Now that you know how to glean information out of a generic NIDS event lets look at a certain type of event and do a bit more analysis.
This applies to any event that appears on one of the following categories:
- ET COMPROMISED: (Compromised category) This is a list of known compromised hosts;
- ET CINS: (CIArmy category) Collective Intelligence generated IP rules for blocking based upon cinsscore.com;
- ET DROP Spamhaus: (Drop category) Rules to block spamhaus “drop” listed networks. IP based. This is a daily updated list of the Spamhaus DROP (Don't Route or Peer) list. Primarily known professional spammers. More info at http://www.spamhaus.org;
- ET DROP Dshield: (Dshield category) IP based rules for Dshield Identified attackers. More information can be found at http://www.dshield.org;
- ET CNC: (Botcc category) These are auto-generated from several sources of known and confirmed active Botnet and other Command and Control hosts.
You can use this query in the analyst portal to find these: https://dsap.netwatcher.com/Ql4bG
In this basic analysis, our task is to search for any indicators of compromise (IoC).
As an example we will use the same event we used in the 'how to glean information out of a generic NIDS event'.
Let's first research the external IP address:
- Determine if this IP address still has a poor reputation. Sometimes the IP address is not in the database anymore.
In our example it is: The external IP was 126.96.36.199 (Ukraine) and on ET DROP Spamhaus list found here http://www.spamhaus.org/drop/drop.lasso
- Check the IP address using other available online tools. The goal is to find any IoC’s or other related information. Some of the tools you might use:
- Where is this IP address geographically located? if the country not normal for this customer then it should spike your interest. In our example it is the Ukraine --you can see this in the event detail page next to the IP address.
- What parties are responsible for an IP address?
- Whois tool $ whois 188.8.131.52
- Passive DNS is an excellent tool for investigating domains and IP addresses
- The Shadowserver Foundation and Team Cymru both run their own WHOIS services that you can query to find out various things such as IP address to ASN mapping. An autonomous system (AS) is a grouping of IP address blocks that are assigned to an Internet Service Provider (ISP). The ISP must also be assigned an autonomous system number (ASN), which is used to uniquely identify the ISP’s networks for routing purposes. Using an ASN, you can find out what IP address ranges belong to an ISP.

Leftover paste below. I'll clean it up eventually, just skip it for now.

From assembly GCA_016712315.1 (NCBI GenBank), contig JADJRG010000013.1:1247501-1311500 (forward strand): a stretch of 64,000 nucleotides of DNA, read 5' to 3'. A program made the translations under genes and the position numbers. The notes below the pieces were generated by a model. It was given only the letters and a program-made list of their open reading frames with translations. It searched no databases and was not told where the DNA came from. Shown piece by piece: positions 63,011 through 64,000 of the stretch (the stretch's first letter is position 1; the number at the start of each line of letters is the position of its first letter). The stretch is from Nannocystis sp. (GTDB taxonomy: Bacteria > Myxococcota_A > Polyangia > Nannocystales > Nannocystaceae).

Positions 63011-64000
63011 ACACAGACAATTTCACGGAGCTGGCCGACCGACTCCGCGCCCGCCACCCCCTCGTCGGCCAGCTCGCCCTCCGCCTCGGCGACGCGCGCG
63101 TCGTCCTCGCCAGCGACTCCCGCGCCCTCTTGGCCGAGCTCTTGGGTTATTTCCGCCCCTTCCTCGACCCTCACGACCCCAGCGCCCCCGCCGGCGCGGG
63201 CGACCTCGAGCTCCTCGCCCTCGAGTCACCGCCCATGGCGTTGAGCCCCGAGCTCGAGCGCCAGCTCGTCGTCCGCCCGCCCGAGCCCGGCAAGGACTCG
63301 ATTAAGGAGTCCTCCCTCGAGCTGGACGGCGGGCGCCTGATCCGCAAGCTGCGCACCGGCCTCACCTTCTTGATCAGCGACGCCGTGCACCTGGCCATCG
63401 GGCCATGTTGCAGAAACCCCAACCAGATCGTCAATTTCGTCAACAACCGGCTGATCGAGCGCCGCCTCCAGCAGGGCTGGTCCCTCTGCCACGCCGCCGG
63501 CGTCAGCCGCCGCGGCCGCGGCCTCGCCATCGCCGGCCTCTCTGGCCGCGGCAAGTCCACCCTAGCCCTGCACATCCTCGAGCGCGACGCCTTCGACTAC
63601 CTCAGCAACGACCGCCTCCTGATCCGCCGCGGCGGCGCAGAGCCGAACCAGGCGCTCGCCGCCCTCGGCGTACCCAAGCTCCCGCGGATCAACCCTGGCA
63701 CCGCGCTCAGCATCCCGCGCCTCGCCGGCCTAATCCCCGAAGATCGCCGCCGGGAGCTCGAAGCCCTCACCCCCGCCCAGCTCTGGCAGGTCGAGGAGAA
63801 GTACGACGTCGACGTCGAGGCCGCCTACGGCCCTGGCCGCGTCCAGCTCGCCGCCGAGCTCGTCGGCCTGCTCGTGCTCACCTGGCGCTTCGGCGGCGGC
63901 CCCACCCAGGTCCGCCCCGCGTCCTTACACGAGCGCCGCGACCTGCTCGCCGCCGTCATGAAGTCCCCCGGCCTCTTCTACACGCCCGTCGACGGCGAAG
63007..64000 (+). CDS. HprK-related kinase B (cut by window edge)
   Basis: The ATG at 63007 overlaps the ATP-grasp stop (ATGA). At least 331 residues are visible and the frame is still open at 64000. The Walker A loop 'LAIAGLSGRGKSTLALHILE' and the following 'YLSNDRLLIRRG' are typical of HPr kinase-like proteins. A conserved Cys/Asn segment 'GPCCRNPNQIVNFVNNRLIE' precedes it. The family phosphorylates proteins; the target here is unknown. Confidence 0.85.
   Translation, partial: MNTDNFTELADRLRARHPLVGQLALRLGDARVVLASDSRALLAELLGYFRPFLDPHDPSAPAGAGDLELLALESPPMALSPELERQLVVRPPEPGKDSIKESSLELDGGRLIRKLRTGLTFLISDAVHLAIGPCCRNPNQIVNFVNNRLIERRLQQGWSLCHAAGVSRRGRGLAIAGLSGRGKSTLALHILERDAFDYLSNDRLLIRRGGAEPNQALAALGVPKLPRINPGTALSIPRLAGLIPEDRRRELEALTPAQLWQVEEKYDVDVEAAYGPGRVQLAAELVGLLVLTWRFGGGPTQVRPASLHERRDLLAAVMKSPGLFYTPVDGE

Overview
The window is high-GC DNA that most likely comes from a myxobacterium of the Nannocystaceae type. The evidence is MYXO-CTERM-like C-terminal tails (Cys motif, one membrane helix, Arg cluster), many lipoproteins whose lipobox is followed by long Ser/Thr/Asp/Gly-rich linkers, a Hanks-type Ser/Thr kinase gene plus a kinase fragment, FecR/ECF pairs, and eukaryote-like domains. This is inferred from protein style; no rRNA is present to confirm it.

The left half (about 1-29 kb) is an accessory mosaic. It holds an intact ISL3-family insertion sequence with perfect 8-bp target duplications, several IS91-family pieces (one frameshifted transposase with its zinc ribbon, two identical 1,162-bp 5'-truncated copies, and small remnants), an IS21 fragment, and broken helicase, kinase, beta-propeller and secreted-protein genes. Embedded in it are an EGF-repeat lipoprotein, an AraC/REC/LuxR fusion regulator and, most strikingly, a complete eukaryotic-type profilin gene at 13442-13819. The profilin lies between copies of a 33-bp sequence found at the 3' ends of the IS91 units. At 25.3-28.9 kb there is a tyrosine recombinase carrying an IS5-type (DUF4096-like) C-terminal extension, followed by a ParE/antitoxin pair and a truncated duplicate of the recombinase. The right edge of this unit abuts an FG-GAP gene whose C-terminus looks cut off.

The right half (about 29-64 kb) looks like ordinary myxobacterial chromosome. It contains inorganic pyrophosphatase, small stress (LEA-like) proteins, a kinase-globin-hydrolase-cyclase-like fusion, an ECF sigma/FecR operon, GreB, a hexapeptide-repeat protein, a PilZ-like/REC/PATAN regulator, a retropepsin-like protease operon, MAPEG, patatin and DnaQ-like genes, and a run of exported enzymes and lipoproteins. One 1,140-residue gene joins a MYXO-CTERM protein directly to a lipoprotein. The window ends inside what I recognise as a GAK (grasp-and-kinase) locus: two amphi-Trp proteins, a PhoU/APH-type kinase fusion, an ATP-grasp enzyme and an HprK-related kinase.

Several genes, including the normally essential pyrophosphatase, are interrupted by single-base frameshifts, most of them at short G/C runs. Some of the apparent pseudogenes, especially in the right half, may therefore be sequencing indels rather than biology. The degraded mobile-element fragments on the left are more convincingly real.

- Querying ASNs with Shadowserver:
- $ whois -h asn.shadowserver.org origin 184.108.40.206
- You can now do another query to see what other IP address blocks are covered by ASN:
- If you want to find out who their peers are, you can run the following command:
- Querying ASNs with Shadowserver:
- If the connection originated from a "BAD IP" (external) to the internal assets we must determine whether the network connection was established or not. For this, it is necessary to analyze the NetFlow analytics and the session PCAP information from the event details page.
- If connection was not established the State would be “New”, the Reason would be “Timeout”.
- If connection was established the State would be “Closed”, the Reason would be “Timeout”.
- In our example State was "Established" and Reason was "Timeout"
- PCAP analyses (try to download the session pcap to review the session setup)
- If connection was not established the TCP “three-way handshake” would be unsuccessful.
- If connection was established you will see successful a TCP handshake.
- In our example it was successful as we see the handshake:
- If you see an unsuccessful connection attempt start analyzing other 'related' events at the bottom of the event details page, otherwise continue analyzing the event.
Now that you have all the information you need about the BAD IP address it's time to look at other related events on that asset to see if there are other indicators of compromise for example such as events in one of the following categories:
- ET MALWARE
- ET TROJAN
- ET WORM
or a specific binary download like one of the following NIDS, LOGS or HIDS examples:
- ET POLICY PE EXE or DLL Windows file download Non-HTTP
- [WINDOWS-MALWARE] Suspicious Service Control Manager Call
- ET POLICY PDF With Embedded File
- Registry Integrity Checksum Changed